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Krasnogorsk - Opinions


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#1 Mark Day

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Posted 27 June 2016 - 03:58 PM

So, what is the general consensus around here about the Krasnogorsk?  Most Russian stuff (like Chinese) isn't worth owning, but I was looking at some of these cameras on e-Bay and actually, in the photos at least, they appear to be pretty nice.  Depending on your opinions, I may try one.

Thanks.


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#2 Will Montgomery

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Posted 27 June 2016 - 04:22 PM

Great way to start out in 16mm. Super inexpensive, which is good because you may have to buy 2 or 3 before you get a good one.

 

Once you have a working one you can pick up Pentax Super Takumar m42 mount lenses cheap and can get some amazing images out of that camera.

 

The issue I had with it was having to constantly wind it before a shoot and only getting 20 seconds per shot. I had to move to a motorized camera like the Scoopic to save my hand.


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#3 aapo lettinen

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Posted 27 June 2016 - 07:09 PM

with correct loop size and maintenance they are quite reliable. the "can opener" winding lever is not that great for hands if you're shooting lots of material but for the price they are good cameras and relatively easy to repair though scratch film easily if the loop size is not absolutely correct by 1 frame


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#4 Wiliam Cardoza

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Posted 28 June 2016 - 02:02 AM

Shoot reversal and get a projector is a cheap way to go rather than scanning every time etc

 

i probably overpaid for mine but it's pretty reliable. I only screwed up the first roll because i tried to load in a darkroom not really trusting a daylight spool (it actually works LOL) - the most important thing is to get the loop sizes correct top vs bottom; waist a little film and run 6 FPS then 12 FPS then 24 FPS and see if it's still keeping a loop before you close it up etc. I usually use it in one session but a few times i've driven around careful to not knock the camera around a potentially lose the loop etc.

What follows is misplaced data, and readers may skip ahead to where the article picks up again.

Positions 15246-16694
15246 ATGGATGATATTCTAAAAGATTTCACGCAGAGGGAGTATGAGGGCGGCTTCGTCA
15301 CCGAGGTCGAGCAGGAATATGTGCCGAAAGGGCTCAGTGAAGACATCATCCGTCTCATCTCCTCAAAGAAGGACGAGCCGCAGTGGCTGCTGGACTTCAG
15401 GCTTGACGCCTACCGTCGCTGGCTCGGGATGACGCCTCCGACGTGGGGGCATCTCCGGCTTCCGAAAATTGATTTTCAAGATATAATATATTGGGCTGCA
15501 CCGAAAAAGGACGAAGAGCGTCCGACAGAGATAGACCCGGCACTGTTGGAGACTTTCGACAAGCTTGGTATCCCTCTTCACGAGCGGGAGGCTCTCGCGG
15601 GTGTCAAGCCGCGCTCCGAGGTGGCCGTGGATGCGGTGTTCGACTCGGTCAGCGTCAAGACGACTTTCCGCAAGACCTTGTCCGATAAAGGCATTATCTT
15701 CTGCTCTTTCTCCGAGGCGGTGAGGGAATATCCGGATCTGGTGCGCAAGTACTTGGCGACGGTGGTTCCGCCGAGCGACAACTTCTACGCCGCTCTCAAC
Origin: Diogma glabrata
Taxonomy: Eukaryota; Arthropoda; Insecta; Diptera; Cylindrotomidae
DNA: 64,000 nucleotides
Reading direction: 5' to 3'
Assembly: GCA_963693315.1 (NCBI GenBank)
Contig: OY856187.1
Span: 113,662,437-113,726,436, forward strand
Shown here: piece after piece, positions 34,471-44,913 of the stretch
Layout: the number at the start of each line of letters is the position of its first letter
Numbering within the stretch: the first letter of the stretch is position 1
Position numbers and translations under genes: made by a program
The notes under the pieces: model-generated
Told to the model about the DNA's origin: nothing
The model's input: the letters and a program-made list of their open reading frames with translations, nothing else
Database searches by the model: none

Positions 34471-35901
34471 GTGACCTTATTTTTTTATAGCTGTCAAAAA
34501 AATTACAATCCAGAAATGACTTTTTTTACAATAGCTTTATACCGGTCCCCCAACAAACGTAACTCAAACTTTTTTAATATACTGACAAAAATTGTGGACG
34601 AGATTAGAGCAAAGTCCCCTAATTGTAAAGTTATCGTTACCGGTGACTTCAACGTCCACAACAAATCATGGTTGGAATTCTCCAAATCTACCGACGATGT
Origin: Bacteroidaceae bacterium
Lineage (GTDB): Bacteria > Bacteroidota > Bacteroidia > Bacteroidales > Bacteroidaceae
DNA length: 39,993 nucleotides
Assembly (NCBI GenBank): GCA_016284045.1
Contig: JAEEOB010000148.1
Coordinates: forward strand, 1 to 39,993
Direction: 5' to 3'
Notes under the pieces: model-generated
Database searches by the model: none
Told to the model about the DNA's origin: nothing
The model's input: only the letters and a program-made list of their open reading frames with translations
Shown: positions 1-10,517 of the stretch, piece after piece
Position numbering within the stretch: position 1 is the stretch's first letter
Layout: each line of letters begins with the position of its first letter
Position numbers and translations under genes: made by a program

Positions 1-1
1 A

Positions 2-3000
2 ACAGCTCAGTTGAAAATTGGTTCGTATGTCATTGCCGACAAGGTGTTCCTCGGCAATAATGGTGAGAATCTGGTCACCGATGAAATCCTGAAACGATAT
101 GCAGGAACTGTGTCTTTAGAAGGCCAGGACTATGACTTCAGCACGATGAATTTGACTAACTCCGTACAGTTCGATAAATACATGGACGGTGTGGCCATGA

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#5 Mark Day

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Posted 28 June 2016 - 07:34 AM

Thanks.


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#6 aapo lettinen

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Posted 28 June 2016 - 09:10 AM

if you buy a model which has the plastic loop formers, those can also scratch film and most users take them off for that reason. you should mark the correct loop sizes to the inner panel so that it is easy to get them right, as said the upper loop scratches very easily if too big because the pressure plate edge near it is quite rough an unpolished.

 

if you decide to take open the camera inner panel for maintenance, make sure to mark first the correct position of the transport sprocket wheel relative to the rollers. they may seem symmetrical but they are NOT and if wrongly assembled they may jam the mechanism every now and then. (if it jams mid shoot you have to open the jamming upper/lower roller and close it again. I strongly recommend installing it right the first time so you don't have to open the rollers all the time because of jams)


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#7 Will Montgomery

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Posted 28 June 2016 - 09:49 AM

Mine had loop formers removed, S16 gate, re-centered lens mount, drilled out viewfiner (to see the whole S16 area and Bernie's laserbrighten on the mirror. It was very reliable and once you got used to forming the loops, it was easy to load (not as easy as a Scoopic though).

 

Great 1st 16mm camera to have and learn on. Just wait until you get the first scans back, you'll be amazed at the difference between 8mm and 16mm. Then you'll need an Eyemo and try 35mm.


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#8 Mark Day

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Posted 28 June 2016 - 03:17 PM

Well I got my D-10 yesterday and am anxious to start shooting with it.


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